Sunday, October 19, 2008

Dealing with the Economic Crisis: Get Foreigners to Buy American

As a debtor nation entering a potentially severe recession, the United States has to figure out how to repay its debts. Foreigners won't finance America indefinitely, especially as its economy slows down. For now, with the dollar continuing to serve as the world's reserve currency, foreign sources of capital have little choice but to keep the U.S. afloat. However, relying on being the provider of the world's reserve currency isn't a sound long term economic strategy. In the early part of the 20th century, the British pound was the world's reserve currency. But fighting two world wars required an enormous amount of debt, making Britain's balance sheet, circa 1945 look seriously subprime (kinda the way America's balance sheet looks today). America's forgiveness of Britain's Lend Lease debt did much to help keep the U.K. afloat, although by then the dollar had gained ascendancy over the pound. However, the U.S. cannot expect any of its current creditors to be so generous. America will have to work its way out of its problems.

Getting foreigners to finance America requires that there be something here they want to spend their dollars on. In the past few years, that's consisted to a large degree of mortgage-backed securities and derivatives, a market that has now seriously dried up. For the moment, foreigners are buying lots of U.S. Treasury securities, as safe havens from the worldwide financial crisis. But that crisis will eventually be resolved, primarily through governmental action. Then, investor demand for U.S. Treasuries will drop, and interest rates on them (and all other debt in the U.S.) will rise. With the regulatory mess in the U.S. financial markets, it's likely that foreign investors will be cautious for years about buying anything other than plain vanilla American financial products like stocks and bonds.

Thus, in order to get foreigners to want to hold dollars and dollar denominated assets, increasing U.S. exports becomes critically important. The government should promote U.S. products in a way that plays to American strengths. The U.S. can't compete in the market for sheet steel or DVD players. But it can compete in the commercial aircraft market, the market for movies, television shows and other entertainment products, the sale and/or licensing of high tech products and processes, and the sale of agricultural products. America is creative and innovative, possessing enormous amounts of intellectual property, and has vast agricultural resources. Exploiting American economic strengths in foreign markets would increase real demand for dollars (as opposed to unpredictable short term flows in the capital markets), while strengthening the real economy.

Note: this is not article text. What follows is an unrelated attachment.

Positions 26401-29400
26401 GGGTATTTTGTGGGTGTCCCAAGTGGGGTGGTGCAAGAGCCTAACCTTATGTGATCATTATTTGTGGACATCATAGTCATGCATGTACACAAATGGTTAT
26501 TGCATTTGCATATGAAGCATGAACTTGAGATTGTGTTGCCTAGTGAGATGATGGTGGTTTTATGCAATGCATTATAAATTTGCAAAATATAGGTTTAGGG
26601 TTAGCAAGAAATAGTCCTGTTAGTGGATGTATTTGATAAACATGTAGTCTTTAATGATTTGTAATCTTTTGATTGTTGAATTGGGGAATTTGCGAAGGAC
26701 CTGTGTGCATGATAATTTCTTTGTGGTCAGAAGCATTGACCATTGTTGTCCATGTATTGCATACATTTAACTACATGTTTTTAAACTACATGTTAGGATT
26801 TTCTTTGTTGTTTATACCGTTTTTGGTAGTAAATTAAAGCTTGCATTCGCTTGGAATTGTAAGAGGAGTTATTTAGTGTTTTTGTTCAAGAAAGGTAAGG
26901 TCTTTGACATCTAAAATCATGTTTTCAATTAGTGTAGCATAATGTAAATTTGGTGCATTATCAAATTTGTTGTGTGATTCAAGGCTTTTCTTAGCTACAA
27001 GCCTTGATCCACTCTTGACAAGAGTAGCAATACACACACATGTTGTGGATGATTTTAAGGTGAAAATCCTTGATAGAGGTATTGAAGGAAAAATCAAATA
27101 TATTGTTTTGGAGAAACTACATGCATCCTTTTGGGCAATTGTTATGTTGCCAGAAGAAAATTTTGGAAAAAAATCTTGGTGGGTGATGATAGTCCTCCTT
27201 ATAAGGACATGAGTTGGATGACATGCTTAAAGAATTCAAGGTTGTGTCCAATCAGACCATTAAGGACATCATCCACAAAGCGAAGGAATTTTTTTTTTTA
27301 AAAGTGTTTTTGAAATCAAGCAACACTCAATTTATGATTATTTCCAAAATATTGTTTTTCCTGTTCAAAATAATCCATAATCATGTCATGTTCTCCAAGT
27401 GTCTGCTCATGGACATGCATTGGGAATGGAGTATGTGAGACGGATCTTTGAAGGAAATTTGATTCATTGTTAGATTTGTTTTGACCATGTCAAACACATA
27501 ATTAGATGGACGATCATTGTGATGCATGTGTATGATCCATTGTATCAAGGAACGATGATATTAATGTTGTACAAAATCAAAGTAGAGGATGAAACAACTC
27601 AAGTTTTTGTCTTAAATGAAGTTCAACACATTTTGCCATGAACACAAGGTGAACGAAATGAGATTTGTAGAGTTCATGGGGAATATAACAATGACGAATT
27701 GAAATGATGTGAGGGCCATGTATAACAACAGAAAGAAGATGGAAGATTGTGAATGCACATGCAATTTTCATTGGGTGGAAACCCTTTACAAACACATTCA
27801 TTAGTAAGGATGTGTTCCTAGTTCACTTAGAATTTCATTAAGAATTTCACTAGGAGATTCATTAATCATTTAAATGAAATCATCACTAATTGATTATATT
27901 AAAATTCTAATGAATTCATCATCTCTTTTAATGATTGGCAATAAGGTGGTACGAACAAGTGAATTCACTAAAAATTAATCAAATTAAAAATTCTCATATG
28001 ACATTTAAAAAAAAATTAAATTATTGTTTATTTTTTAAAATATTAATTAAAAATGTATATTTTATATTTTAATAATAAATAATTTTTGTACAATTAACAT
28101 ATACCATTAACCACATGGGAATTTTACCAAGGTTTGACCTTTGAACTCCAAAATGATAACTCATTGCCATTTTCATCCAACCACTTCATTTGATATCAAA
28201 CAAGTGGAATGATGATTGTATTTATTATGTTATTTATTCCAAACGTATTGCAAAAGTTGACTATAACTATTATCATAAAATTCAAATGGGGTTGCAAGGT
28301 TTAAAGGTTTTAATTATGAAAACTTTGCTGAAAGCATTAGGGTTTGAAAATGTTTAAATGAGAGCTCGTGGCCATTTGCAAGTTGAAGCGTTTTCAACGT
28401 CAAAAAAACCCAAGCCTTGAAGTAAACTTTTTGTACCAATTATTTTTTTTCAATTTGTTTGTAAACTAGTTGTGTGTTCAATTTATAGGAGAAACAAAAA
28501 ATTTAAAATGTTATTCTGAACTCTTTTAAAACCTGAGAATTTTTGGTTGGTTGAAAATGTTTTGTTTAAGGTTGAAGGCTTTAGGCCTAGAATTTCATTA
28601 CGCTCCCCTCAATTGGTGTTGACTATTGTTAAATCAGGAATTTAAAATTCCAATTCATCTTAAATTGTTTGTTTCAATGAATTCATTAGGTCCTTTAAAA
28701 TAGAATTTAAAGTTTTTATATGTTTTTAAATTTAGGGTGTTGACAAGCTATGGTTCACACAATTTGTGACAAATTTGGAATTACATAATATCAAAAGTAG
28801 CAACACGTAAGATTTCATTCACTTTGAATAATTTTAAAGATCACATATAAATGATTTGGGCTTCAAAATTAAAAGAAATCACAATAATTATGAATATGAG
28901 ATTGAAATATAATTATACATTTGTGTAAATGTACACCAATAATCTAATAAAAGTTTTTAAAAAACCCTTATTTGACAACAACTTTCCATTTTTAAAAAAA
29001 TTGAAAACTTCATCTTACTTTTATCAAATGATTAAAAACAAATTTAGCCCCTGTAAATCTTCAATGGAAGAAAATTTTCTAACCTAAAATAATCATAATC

The government continues to obsess over Wall Street and the financial crisis. President Bush and other world leaders have announced their intention to hold a summit after the presidential election this November, to discuss ways to improve the world financial system. That's nice, but it's more reactive politicking in response to news headlines. With the recession appearing ever more likely to be nasty, the government should focus more on buttressing the real economy. The financial system won't truly recover if the real economy slides into the doldrums. Getting foreigners to buy American will strengthen the real economy, and in turn, the financial system.

Wednesday, October 15, 2008

Enough for the Financial Crisis. Now Let's Focus on the Economic Crisis.